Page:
In my research at the University of Edinburgh I’ve tried to look beyond this narrative. By focussing on Somali social networks in Africa, I’ve examined how mobile money services interact with ‘traditional’ financial practices such as money transfers and rotating saving and credit associations, and I’ve found a strong resistance to rely on just one financial institution. Particularly in volatile contexts, where the political and economic situation is highly unpredictable, people tend to preserve alternatives, in the form of different storages of value, like hard currency, gold, or personal networks. This is why, even in a place where mobile money has become so popular such as Kenya, people prefer to convert the money they’ve just received in their mobile wallets into cash. Cash is still king because it acts as an interface between different social worlds. You can use it to buy produces from small farmers, who often cannot recharge their phones, or pay amounts so small that cannot be captured by digital means of payment. You can also pool cash in the purse of the treasurer of a saving club or in the tithe box of a church, where other people around can witness the donation and recognize you as a legitimate member of the community. When you don’t know what the future will look like, storing all your money just in your phone (or in your bank account) is just not wise. I’ve also found that, very often, having a mobile wallet to replace a brick-and-mortar bank is not enough to have access to the kind of financial help people need when they have to cope with unexpected expenses. In rural areas, for example, women often lack the proof of identity to open a mobile money account, and they have to rely on male relatives. This happens also to pastoralists and other historically marginalized groups across Kenya, often inhabiting remote areas where investing in communication infrastructures and building an agent network is not seen as politically relevant by the state or profitable by mobile network operators.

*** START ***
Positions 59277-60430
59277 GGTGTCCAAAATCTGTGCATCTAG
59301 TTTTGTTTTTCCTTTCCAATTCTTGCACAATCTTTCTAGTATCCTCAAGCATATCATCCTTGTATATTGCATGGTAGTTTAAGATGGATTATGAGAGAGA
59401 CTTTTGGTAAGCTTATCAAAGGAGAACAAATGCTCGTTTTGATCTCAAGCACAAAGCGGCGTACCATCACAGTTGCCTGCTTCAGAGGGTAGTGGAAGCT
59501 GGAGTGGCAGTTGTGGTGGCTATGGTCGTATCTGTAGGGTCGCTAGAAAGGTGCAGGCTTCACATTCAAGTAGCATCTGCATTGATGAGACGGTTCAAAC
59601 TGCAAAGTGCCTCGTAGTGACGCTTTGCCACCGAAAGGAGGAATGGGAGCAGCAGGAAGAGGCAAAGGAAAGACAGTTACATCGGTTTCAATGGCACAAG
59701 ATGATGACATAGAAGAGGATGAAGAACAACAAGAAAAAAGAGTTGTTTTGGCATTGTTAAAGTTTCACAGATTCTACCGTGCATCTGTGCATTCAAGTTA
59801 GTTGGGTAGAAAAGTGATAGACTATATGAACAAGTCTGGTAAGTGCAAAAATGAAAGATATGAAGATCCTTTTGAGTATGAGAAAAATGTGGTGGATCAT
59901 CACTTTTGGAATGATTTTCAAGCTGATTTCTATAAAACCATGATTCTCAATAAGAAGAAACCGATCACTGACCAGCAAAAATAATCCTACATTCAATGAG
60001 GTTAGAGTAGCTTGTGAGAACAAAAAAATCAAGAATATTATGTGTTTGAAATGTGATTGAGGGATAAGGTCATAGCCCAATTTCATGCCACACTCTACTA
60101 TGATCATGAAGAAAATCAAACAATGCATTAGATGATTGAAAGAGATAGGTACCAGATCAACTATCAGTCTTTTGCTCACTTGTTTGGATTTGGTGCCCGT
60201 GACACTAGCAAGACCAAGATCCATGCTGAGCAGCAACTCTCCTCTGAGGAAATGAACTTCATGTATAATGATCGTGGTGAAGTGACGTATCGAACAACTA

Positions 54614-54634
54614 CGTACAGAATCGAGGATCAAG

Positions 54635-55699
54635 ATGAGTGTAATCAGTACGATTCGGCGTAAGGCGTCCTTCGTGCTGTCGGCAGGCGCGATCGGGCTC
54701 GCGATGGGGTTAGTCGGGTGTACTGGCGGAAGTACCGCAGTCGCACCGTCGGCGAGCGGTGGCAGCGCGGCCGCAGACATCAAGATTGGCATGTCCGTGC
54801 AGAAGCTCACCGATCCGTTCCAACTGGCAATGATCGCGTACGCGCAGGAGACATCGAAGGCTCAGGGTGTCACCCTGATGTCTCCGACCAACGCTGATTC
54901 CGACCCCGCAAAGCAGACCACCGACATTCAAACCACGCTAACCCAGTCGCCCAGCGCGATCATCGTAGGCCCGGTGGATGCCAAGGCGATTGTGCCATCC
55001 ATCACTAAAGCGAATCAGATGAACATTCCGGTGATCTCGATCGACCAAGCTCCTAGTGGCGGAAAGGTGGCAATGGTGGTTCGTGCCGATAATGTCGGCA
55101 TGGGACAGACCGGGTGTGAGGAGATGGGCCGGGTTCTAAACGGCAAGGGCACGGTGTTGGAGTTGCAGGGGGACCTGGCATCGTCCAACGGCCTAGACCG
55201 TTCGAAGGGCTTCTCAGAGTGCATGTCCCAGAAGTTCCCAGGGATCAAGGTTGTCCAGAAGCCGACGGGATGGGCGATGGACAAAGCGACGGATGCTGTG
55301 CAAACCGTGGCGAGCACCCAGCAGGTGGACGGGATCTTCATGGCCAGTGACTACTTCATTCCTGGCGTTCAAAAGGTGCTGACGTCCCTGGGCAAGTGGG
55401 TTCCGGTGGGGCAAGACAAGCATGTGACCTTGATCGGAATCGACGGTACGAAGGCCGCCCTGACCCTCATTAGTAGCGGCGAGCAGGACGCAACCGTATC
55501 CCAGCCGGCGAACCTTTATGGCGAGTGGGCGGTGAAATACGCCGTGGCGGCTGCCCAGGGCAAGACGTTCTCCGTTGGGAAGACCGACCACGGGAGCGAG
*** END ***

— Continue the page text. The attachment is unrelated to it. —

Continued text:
But what we talk about when we talk about inclusion? Included into what? Take Somalia, where the banking system had nothing but dissolved with the collapse of the state in 1991. Yet many Somalis in the country, in refugee camps and in the diaspora have continued to be integrated within transnational financial circuits through far-flung networks of money transfer agents, the human infrastructure of a system based on trust and known across the Middle East and in South Asia as hawala. Following September 11 and the onset of the so-called War on Terror, though, these informal money transfers, invisible to the scrutiny of states and security agencies, have increasingly being regarded as a possible conduit of money laundering and terrorism financing. Here development and security concerns converge, and financial inclusion appears as the strategy to sanitize financial flows of migrants and refugees by facilitating their access to licensed financial institutions. Ironically enough, in the past years major ‘dirty money’ scandals have involved banking giants such as Barclays and HSBC. But the dominant view at the core of the financial inclusion agenda is to bring these informal flows to the surface and make them visible, or ‘readable’. What is better than digital data?